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I am a clarinettist so I am a little embarrassed to need to ask this. I have not played the bass clarinet. I am looking at a miniature score of Stravinsky's The Rite of Spring (Dover Miniature Scores).

Towards the end of The Ritual Action of the Ancestors, there are two bass clarinets playing. The second part is written in the bass clef and the first switches to the bass clef at bar 143. I thought that the bass clarinet was a transposing instrument (down a major 9th) and would be written in the treble clef. As a player, how would I interpret the bass clef? Would I now consider my instrument as only transposing by a major second?

More generally, what notation is used for the bass clarinet?

Note that this question has been split. The original mention of the instrumentation is in a new question.

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In this case, your intuition is correct: when the bass clarinet is written in the bass clef, it now only transposes by a major second instead of by a major ninth.

Transposing by a major ninth (i.e., written in treble clef) is far more common so as to allow the player to use the same fingerings as they do when playing the standard clarinet. But this bass-clef notation does occasionally appear.

But buckle up.

To make matters more confusing, the transposition level isn't fully standardized when the score briefly changes to treble clef. In the German style, the treble-clef notation is still only transposed by a major second. In the Russian style, however, treble-clef notation reverts to the standard major-ninth transposition.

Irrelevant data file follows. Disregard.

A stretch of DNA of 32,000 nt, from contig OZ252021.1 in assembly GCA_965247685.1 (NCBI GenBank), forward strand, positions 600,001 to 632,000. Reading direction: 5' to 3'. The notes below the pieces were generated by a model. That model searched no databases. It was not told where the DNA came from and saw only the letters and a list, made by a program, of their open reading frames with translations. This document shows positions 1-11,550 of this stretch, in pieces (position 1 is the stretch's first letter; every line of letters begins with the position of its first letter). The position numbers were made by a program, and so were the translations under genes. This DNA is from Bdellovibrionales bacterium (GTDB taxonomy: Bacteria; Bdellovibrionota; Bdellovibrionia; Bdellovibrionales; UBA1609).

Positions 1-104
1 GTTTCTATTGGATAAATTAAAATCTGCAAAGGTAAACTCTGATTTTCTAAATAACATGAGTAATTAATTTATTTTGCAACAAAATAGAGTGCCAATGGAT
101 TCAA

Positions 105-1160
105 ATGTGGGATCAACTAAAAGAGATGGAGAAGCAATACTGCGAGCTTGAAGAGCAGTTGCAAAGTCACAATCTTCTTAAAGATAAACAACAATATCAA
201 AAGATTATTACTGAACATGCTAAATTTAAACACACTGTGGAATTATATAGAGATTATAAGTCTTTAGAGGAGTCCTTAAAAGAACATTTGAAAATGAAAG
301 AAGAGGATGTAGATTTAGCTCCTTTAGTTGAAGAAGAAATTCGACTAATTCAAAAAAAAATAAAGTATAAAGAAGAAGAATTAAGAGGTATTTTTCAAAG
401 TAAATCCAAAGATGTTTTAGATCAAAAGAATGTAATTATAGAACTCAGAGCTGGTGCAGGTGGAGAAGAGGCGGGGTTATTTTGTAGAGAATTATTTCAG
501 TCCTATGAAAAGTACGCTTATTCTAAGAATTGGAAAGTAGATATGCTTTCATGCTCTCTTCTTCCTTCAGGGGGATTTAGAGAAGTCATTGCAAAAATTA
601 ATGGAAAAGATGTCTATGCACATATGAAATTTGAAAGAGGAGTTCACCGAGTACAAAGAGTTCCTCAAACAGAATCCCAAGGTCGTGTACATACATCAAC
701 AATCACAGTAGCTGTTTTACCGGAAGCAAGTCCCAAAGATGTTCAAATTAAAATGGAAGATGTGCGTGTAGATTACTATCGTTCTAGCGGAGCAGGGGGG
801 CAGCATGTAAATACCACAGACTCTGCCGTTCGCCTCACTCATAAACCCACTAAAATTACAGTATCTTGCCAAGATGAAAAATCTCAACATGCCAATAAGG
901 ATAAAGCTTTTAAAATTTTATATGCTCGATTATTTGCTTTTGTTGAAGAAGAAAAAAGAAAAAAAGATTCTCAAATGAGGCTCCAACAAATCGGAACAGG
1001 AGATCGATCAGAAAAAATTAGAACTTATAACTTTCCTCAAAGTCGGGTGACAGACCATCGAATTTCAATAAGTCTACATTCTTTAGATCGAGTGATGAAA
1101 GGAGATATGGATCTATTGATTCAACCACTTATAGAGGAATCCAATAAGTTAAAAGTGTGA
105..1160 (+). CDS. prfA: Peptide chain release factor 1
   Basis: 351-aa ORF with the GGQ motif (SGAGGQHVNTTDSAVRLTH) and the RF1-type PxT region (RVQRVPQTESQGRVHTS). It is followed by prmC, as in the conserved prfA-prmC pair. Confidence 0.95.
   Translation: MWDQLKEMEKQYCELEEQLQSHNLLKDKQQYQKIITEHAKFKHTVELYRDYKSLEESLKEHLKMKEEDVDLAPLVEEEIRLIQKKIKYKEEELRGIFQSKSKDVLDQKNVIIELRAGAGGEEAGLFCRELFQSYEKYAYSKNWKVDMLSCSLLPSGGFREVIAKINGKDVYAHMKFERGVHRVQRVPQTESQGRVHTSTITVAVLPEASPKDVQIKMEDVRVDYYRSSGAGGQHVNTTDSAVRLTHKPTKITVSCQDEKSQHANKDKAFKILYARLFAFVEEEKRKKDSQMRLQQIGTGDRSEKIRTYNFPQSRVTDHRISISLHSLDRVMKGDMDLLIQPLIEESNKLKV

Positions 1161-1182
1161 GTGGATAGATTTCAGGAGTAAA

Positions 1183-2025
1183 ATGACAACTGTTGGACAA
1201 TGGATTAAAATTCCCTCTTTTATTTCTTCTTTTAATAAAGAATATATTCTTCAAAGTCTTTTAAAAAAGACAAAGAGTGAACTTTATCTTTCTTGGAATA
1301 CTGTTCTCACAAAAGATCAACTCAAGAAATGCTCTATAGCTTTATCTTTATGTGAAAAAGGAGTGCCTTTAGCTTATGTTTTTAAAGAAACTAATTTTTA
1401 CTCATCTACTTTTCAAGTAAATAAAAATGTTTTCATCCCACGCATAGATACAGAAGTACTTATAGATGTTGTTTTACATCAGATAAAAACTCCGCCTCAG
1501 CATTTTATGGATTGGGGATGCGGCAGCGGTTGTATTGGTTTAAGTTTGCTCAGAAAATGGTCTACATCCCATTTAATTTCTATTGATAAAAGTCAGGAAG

Confused yet? But it gets even better: some Italian scores write the bass clarinet in bass clef but continue to transpose it by a major ninth (!).

In practice, it's best to remember the four traditions of bass-clarinet notation:

  1. The standard (French) style, always written in treble clef transposed by major ninth;
  2. the German style, in which all is transposed by major second;
  3. the Russian style, in which treble-clef notation transposes by major ninth but bass-clef notation transposes by major second;
  4. and the Italian style, in which all is transposed by major ninth (treble clef and bass clef).
  • Thanks. This is the first time that I have noticed the bass clarinet written in the bass clef. I would have been less puzzled if it was consistently so. The switch for just a few bars seemed odd. – badjohn Jul 6 at 15:38
  • Did I interpret the instrumentation correctly? We need 5 players and 10 instruments? – badjohn Jul 6 at 15:39
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    @badjohn That I admit I'm less clear on. It's definitely five players, but the number of instruments may change if the performers choose to transpose the parts themselves and play on only one instrument. – Richard Jul 6 at 15:41
  • Thanks for the enhanced answer. As you would expect, your style 3 appears to be correct for this piece. I was listening to it while following the score. What's the difference between 1 and 4? – badjohn Jul 6 at 15:42
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    @badjohn Good call, I was unclear, and I've now edited it: the French style only uses the treble clef, but the Italian style uses both treble and bass. – Richard Jul 6 at 15:44

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